“The strong authentication model is especially suitable for heterogeneous user landscapes, as installations on the client's corporate networks to allow access are not needed,” explained security expert Ross. It follows that an authentication system based on one-time passwords is also comparatively easy to implement – while at the same time offering considerably better security compared to username and static password. Companies who opt for this model, however, should compare prices from different suppliers, as these can vary considerably.
Authentication with digital certificates
Even more secure than one-time passwords is authentication via digital X.509 certificates. They function like a digital ID card and give users an certified internet identity. Personal digital certificates confirm the user's identity and prove the integrity of the data being sent via internet. The certificates are issued after careful scrutiny of identity by an independent certification authority such as VeriSign or RSA. Besides data about the person, a digital certificate contains what is called a public key. A second, secret key is only known to the owner and is stored by the certification authority.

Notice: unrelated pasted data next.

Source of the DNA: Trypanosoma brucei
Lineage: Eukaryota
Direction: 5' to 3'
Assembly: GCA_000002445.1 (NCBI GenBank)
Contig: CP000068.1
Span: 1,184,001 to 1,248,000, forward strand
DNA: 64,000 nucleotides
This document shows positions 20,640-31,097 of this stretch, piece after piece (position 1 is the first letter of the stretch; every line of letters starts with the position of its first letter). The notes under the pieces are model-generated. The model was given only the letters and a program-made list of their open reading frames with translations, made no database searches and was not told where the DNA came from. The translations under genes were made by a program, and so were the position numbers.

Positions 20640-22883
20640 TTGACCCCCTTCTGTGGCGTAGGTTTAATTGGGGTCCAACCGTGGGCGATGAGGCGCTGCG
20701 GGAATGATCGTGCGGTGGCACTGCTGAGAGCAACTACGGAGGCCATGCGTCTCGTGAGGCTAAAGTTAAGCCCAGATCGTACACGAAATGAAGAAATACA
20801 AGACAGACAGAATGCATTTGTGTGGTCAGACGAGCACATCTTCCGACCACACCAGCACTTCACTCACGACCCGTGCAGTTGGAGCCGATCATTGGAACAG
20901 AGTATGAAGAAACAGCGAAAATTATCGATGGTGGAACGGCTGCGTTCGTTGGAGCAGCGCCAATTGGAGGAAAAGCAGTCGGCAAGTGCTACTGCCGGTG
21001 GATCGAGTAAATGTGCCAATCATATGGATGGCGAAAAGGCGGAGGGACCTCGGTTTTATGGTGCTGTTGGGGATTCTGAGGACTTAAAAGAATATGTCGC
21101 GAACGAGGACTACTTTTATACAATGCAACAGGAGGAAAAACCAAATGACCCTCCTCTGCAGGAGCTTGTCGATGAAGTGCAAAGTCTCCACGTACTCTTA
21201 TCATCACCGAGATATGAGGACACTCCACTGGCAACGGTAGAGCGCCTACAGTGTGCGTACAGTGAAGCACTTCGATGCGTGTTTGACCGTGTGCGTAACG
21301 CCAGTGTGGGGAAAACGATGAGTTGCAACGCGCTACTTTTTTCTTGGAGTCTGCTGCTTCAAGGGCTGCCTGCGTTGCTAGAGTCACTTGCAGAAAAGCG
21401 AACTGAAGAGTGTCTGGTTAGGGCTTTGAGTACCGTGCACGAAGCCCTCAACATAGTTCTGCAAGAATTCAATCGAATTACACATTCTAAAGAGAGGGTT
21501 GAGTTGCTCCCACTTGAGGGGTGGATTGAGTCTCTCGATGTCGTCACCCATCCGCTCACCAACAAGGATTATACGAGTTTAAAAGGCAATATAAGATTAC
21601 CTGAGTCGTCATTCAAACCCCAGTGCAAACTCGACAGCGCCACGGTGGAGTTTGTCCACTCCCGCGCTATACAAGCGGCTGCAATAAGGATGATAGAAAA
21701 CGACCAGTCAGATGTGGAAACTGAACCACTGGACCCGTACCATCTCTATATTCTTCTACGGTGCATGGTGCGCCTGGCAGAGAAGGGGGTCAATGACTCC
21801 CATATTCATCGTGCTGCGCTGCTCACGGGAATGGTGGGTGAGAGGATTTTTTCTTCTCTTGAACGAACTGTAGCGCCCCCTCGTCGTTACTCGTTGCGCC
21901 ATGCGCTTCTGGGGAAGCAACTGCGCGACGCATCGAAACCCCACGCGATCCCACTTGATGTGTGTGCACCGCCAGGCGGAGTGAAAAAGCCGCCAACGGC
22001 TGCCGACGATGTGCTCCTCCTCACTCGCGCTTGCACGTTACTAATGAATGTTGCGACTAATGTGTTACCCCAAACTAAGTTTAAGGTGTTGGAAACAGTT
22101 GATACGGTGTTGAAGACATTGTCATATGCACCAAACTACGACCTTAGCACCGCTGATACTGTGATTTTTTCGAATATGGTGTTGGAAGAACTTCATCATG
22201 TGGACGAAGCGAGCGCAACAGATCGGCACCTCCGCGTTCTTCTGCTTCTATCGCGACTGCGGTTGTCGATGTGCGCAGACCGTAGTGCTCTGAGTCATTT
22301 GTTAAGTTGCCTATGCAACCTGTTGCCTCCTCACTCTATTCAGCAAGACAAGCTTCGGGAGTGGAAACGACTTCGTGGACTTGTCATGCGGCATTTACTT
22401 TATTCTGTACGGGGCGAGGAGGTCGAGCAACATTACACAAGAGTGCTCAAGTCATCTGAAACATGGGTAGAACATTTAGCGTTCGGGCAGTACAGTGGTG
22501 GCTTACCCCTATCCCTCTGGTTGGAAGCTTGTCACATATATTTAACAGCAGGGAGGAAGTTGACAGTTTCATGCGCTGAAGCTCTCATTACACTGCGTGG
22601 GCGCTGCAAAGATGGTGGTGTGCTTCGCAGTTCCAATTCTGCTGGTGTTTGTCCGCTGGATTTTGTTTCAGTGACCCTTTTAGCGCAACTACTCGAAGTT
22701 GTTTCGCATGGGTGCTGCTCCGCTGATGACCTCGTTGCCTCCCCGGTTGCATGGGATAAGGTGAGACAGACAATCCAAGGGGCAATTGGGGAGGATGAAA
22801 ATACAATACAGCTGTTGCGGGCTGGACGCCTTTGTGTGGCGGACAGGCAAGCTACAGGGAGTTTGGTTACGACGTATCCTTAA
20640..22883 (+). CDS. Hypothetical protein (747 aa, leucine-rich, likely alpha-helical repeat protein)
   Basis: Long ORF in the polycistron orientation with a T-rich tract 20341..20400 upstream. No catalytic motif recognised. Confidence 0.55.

The digital certificates, together with the identity data and public key, are stored on a USB-compatible token or a conventional smart card for use as part of strong authentication. When users try to log on to the corporate network, they connect their token with the USB slot or their smart card with the card reader. Instead of a password, the digital certificate and public key are sent to the authentication authority via internet. To ensure that the public key sent actually belongs to the person attempting to log on to the corporate networks, the independent certification authority confirms that the public key matches the secret key it has stored.
“Digital certificates as a variation on strong authentication are especially secure, and are winning more and more recognition in the security-conscious business world of banks and financial service providers,” said Ross. A study produced in November 2004 by Aladdin Knowledge Systems confirms the international trend to protect IT networks using these certificate-based solutions. Of the more than 350 security and IT managers surveyed in the financial services, government agencies, healthcare and telecommunications sectors, more than half of companies had already adapted their infrastructure correspondingly and had implemented or were planning in the near future to implement a certificate-issuing authority (CA).
PKI – more than the basis for personal digital certificates